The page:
Seems from media reports that military and civil structures in the Benghazi area are a little weak. Let's be clear, whoever stays around will be involved in nation building. We have given them hope with our military actions.
We have to deliver results to avoid a return of despair and violence. Libya now is governed by fear and violence. After Gadafi goes, they will need a better system. If the West fails to see a better system installed, then we will see the rise of terrorism.
Here's a strategy to fix that problem while avoiding the 'Ugly American' perplex we see in Iraq.
One of the problems in Iraq was that we destroyed all civil structures and then would not allow anybody from the prior regime to work. Result - no talent and a big mess.
Let's riff on the early Roman model: they invited in anyone who wanted to come provided they would work. Later, they turned to slavery, but in the beginning they had a very open, egalitarian society.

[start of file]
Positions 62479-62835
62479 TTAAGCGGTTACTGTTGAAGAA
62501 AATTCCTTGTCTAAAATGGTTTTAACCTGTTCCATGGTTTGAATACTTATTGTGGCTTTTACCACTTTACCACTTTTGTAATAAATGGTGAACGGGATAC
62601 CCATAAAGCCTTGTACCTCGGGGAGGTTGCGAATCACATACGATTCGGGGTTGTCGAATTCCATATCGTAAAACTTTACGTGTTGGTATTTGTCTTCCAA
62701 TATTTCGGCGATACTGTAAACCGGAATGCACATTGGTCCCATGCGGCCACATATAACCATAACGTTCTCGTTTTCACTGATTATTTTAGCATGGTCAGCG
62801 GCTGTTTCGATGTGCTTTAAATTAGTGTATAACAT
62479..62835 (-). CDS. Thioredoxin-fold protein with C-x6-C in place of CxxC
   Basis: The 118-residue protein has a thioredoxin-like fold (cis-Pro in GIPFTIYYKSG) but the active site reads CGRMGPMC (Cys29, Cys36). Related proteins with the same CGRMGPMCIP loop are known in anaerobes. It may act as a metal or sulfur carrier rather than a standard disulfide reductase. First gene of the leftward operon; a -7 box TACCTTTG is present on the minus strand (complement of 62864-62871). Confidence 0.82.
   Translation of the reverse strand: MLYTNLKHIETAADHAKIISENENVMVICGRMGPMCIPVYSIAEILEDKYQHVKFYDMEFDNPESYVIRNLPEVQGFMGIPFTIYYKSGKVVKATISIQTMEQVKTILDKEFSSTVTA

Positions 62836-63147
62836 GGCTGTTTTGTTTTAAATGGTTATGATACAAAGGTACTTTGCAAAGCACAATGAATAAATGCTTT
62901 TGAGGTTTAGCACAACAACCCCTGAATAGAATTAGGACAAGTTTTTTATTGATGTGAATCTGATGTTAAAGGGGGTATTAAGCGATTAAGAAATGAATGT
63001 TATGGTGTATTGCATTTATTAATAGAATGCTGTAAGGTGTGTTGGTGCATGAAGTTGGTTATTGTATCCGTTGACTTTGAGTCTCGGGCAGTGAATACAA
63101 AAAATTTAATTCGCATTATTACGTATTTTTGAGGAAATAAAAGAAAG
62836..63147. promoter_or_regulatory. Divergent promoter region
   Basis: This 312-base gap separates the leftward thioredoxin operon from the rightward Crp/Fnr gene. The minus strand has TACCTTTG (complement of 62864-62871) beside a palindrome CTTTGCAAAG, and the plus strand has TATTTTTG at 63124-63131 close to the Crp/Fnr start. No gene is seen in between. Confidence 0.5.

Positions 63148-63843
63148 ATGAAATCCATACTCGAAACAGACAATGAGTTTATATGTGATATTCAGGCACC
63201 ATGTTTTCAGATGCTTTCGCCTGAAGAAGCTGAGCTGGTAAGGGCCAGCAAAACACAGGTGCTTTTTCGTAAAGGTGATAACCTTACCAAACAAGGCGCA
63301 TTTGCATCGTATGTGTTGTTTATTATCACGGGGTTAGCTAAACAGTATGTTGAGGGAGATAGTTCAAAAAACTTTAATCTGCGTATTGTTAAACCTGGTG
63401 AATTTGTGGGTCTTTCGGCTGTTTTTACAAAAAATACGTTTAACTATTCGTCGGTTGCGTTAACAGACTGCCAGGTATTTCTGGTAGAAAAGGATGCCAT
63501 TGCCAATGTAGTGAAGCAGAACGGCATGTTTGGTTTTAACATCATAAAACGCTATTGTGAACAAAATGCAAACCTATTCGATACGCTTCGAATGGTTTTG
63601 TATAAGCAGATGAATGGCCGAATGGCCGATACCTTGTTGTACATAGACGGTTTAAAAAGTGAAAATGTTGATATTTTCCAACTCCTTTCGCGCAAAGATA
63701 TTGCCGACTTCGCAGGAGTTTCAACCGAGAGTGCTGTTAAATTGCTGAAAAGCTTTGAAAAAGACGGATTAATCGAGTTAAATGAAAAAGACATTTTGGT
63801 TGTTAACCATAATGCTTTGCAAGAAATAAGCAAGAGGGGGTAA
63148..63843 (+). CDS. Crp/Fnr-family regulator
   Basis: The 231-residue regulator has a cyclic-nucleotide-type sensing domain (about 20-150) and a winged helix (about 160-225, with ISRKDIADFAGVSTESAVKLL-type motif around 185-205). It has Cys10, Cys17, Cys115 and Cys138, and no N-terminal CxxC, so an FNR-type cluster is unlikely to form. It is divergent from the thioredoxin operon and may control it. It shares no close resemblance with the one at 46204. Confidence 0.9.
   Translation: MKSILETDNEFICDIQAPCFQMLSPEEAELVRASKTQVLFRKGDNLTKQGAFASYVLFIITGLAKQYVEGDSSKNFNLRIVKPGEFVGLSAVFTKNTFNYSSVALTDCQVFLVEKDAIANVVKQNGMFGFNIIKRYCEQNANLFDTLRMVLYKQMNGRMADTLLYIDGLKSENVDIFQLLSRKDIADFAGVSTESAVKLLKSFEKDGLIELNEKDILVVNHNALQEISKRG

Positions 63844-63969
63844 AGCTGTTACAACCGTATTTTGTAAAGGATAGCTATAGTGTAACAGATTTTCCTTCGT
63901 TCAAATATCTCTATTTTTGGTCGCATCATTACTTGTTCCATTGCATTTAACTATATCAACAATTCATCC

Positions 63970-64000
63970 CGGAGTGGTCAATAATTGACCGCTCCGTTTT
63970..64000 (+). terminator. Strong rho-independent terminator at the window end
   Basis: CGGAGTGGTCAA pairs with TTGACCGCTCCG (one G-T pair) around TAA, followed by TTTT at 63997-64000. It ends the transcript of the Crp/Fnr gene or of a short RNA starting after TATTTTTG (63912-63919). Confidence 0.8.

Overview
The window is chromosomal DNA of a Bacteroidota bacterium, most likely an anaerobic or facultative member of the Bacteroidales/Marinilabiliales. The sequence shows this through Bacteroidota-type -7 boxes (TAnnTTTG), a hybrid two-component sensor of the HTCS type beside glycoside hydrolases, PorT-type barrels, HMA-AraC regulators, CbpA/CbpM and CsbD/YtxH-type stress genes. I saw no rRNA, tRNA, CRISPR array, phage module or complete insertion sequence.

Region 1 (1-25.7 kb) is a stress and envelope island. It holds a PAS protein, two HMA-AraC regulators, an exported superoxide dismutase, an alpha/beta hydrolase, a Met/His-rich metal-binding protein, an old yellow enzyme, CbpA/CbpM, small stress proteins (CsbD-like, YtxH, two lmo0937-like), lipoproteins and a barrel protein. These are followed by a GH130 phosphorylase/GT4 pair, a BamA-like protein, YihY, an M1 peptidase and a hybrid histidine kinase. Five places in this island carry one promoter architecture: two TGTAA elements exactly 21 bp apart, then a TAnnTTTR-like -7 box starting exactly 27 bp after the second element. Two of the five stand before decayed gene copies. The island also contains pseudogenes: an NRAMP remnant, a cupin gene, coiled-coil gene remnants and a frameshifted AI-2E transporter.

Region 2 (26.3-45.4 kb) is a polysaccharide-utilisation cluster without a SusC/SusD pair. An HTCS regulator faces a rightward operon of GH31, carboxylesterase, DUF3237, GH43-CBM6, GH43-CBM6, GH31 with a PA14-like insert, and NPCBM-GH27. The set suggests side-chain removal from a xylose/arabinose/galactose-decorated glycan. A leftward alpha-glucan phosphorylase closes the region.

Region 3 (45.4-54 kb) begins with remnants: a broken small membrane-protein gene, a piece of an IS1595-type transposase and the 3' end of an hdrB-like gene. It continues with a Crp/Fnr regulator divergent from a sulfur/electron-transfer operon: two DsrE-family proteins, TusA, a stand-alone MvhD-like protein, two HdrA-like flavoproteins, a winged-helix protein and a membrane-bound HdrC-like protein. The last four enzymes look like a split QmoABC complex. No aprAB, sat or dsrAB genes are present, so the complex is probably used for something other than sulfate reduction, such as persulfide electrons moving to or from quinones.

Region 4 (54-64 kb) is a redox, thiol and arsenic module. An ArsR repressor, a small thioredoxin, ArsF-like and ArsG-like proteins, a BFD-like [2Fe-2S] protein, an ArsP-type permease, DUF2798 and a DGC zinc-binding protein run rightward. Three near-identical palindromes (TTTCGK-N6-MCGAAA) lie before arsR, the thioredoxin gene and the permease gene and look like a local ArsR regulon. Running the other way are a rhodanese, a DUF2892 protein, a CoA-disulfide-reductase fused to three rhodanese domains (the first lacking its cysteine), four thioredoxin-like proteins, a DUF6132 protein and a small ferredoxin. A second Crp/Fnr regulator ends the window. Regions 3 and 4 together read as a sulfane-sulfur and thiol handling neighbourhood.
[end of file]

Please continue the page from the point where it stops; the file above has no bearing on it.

It's hard to create the best system for Libya from an armchair in California, but perhaps some suggestions will be useful.
A critical first step is to establish effective military command and control, then develop rapid training of raw recruits. If that does not happen the war will either be lost or devolve into a deadly stalemate.
Regards civil society, there are some basic steps:
1. Secure oil revenues by controlling the fields and opening the port - needed to provide revenue source;
2. Divide territory into smallish areas and hold elections immediately for a constitutional convention and/or legislature - needed to defuse tensions and begin building civil society;
3. Offer amnesty to all Gadafi deserters who sign a loyalty pledge and pass a personal interview - needed to obtain talent;
4. Establish civil society organizations immediately - schools, police, fire, water, roads, etc, etc - start the construction process; and,
5. Recruit qualified language speakers from other countries to take positions that locals do not have experience for - leave Western expats out of picture.
Well Barry, it's a start.
We are all with you and we thank you for the hope.